Tokyo would probably be one of the creepiest cities if it were abandoned and covered with fog.
From the consumer end, it’s easy to mistakenly assume that video game publishers’ only concerns are creating art and providing fun. The reality, though, is that like with any human endeavor, time and money are always limiting factors in game development, and while an abundance of one can sometimes help cover for a lack of the other, at the end of the day there are only so many resources to go around, and companies can’t greenlight every project pitched to them.
But that just makes it all the more heart-warming when a major publisher gives the go-ahead to a new installment of a fan-favorite. Remember how a few months ago Konami halted digital distribution of horror sensation P.T. and the associated Silent Hills, the daydream-come-to-life collaboration between game and film directors Hideo Kojima and Guillermo del Toro? All water under the bridge, because there’s a brand new Silent Hill game coming in October, and it’ll cost less than a buck to play!
Konami is even being bold enough to take the franchise into an entirely new genre: pachinko.
I’m a big fan of the Silent Hill series since way back. The first time I stepped into that crazy, messed up-town way back in 1999, I was hooked. Of course, at the time I was a preteen and had no business playing such a scary game. Still, thanks to a parental lack of understanding/interest in video games, I was free to slash my way unsupervised through hoards of zombie nurses, all the while uncovering the town’s deep, dark secrets.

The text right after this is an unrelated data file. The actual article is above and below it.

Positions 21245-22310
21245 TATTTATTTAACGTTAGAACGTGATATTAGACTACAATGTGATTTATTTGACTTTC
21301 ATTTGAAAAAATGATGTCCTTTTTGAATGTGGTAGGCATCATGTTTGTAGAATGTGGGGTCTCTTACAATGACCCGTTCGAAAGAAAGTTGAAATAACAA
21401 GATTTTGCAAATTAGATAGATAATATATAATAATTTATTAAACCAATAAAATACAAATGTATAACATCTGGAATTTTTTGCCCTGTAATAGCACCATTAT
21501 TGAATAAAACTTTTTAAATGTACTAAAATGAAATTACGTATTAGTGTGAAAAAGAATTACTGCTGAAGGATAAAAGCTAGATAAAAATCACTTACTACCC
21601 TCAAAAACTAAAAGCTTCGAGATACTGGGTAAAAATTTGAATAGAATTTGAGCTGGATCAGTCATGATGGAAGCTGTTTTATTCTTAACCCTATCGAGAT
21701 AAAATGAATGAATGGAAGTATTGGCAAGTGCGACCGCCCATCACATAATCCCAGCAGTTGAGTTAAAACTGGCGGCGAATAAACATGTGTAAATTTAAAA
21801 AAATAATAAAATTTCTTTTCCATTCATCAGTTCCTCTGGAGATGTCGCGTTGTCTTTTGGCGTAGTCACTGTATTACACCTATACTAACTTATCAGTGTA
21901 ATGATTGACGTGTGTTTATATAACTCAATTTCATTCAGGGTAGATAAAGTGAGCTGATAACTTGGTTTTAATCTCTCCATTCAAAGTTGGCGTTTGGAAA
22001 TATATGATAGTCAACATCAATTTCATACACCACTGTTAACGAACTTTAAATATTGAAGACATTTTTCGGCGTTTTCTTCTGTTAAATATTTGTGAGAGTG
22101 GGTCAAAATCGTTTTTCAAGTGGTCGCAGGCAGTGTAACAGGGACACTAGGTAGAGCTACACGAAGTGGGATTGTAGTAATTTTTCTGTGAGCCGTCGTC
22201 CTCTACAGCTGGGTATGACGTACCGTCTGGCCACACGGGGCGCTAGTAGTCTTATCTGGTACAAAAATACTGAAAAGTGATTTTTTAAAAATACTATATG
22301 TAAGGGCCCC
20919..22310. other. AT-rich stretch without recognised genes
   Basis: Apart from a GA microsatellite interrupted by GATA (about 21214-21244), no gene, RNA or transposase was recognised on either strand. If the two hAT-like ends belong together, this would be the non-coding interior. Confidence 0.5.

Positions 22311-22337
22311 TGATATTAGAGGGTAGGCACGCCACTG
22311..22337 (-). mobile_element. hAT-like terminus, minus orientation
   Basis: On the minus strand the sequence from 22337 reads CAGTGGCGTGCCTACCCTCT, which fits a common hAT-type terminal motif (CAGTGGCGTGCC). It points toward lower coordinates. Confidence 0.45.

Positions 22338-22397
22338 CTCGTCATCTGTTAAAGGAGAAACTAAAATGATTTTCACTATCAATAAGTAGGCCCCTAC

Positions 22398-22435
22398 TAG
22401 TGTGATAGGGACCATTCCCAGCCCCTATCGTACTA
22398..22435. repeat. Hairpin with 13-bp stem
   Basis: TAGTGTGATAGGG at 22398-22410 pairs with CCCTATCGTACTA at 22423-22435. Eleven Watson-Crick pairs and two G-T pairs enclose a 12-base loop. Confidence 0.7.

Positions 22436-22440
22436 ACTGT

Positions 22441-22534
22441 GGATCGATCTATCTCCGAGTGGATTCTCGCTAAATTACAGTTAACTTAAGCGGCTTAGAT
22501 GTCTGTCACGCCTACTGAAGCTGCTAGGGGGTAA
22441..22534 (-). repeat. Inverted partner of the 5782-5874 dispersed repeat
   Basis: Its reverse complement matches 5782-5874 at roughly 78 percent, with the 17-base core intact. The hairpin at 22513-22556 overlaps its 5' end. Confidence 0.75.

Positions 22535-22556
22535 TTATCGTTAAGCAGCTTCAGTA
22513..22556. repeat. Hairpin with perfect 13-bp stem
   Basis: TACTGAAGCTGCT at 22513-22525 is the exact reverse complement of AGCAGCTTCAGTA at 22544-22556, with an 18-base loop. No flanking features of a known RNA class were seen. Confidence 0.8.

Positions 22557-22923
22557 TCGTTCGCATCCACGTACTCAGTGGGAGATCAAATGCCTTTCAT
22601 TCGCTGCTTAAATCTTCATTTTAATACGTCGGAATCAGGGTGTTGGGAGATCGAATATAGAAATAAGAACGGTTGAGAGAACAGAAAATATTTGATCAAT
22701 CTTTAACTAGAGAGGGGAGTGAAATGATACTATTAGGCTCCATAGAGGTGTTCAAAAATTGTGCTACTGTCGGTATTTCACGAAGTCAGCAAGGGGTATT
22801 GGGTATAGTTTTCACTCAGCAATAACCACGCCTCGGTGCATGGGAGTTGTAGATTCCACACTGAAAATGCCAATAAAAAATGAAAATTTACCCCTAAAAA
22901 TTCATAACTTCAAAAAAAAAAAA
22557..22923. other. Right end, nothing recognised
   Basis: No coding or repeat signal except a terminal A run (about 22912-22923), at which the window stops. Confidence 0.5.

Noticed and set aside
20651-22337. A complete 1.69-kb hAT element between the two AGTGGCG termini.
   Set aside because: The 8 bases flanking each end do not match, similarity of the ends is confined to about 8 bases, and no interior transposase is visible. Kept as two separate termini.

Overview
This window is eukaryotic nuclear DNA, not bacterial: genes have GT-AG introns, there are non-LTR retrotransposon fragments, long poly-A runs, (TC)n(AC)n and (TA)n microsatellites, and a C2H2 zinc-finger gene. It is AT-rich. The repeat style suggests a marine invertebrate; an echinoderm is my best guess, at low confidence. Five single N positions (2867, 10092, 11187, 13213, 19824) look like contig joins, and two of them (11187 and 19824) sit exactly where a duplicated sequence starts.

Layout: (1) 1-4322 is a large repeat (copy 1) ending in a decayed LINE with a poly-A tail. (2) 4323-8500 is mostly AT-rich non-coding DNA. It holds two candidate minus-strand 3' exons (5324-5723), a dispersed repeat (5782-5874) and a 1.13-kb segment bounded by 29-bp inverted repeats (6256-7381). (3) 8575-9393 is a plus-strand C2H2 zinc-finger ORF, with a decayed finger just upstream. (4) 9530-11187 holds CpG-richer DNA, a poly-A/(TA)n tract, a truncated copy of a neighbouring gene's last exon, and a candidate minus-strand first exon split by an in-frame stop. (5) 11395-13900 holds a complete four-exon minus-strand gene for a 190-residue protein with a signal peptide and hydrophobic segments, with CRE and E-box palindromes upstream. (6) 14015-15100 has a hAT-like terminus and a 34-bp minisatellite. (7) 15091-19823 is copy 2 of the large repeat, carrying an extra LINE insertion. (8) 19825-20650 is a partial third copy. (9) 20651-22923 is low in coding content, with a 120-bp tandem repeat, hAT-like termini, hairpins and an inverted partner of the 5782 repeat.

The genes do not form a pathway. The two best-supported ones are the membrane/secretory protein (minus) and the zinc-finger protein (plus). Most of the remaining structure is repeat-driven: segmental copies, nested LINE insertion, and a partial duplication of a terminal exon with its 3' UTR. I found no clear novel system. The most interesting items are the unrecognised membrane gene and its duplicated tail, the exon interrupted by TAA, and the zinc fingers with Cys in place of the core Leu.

Of course, other girls my age were probably busy with something a little more wholesome around that time: the Sailor Moon anime. But what would it look like if you mixed the two? Well…
Those who owned an original grey PlayStation back in the day will no doubt be familiar with Silent Hill, the survival horror series that went on to spawn a host of sequels as well as a questionable feature film of the same name. The series has had its ups and downs over the years, and many feel that it has lost much of what made it so great to begin with, but it looks like the newest instalment is set to bring back what gamers loved about the originals: the kind of tense, tortuous, genuinely horrible horror that makes you consider keeping the lights on at bedtime.
Don’t believe us? Check out these reaction videos from makers Konami.